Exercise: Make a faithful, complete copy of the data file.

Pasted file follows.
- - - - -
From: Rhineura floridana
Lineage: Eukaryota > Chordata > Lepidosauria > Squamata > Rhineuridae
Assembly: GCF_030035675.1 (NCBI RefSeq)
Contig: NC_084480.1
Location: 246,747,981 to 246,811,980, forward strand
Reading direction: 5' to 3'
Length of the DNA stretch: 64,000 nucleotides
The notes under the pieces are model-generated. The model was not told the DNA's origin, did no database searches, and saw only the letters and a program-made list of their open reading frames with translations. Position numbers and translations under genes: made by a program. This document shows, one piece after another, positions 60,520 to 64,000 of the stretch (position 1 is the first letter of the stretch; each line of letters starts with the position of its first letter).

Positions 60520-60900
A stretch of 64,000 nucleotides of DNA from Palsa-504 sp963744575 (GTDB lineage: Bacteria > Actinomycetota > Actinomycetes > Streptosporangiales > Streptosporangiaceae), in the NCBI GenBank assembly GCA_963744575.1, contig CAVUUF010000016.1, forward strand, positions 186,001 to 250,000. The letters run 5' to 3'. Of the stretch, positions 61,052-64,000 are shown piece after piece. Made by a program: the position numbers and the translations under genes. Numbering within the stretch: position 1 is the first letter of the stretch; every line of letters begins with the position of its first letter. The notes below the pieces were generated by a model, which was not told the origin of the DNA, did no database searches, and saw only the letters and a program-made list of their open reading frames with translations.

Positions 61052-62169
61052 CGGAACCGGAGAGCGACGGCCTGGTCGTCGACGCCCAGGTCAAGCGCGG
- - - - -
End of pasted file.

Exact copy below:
From: Rhineura floridana
Lineage: Eukaryota > Chordata > Lepidosauria > Squamata > Rhineuridae
Assembly: GCF_030035675.1 (NCBI RefSeq)
Contig: NC_084480.1
Location: 246,747,981 to 246,811,980, forward strand
Reading direction: 5' to 3'
Length of the DNA stretch: 64,000 nucleotides
The notes under the pieces are model-generated. The model was not told the DNA's origin, did no database searches, and saw only the letters and a program-made list of their open reading frames with translations. Position numbers and translations under genes: made by a program. This document shows, one piece after another, positions 60,520 to 64,000 of the stretch (position 1 is the first letter of the stretch; each line of letters starts with the position of its first letter).

Positions 60520-60900
A stretch of 64,000 nucleotides of DNA from Palsa-504 sp963744575 (GTDB lineage: Bacteria > Actinomycetota > Actinomycetes > Streptosporangiales > Streptosporangiaceae), in the NCBI GenBank assembly GCA_963744575.1, contig CAVUUF010000016.1, forward strand, positions 186,001 to 250,000. The letters run 5' to 3'. Of the stretch, positions 61,052-64,000 are shown piece after piece. Made by a program: the position numbers and the translations under genes. Numbering within the stretch: position 1 is the first letter of the stretch; every line of letters begins with the position of its first letter. The notes below the pieces were generated by a model, which was not told the origin of the DNA, did no database searches, and saw only the letters and a program-made list of their open reading frames with translations.

Positions 61052-62169
61052 CGGAACCGGAGAGCGACGGCCTGGTCGTCGACGCCCAGGTCAAGCGCGG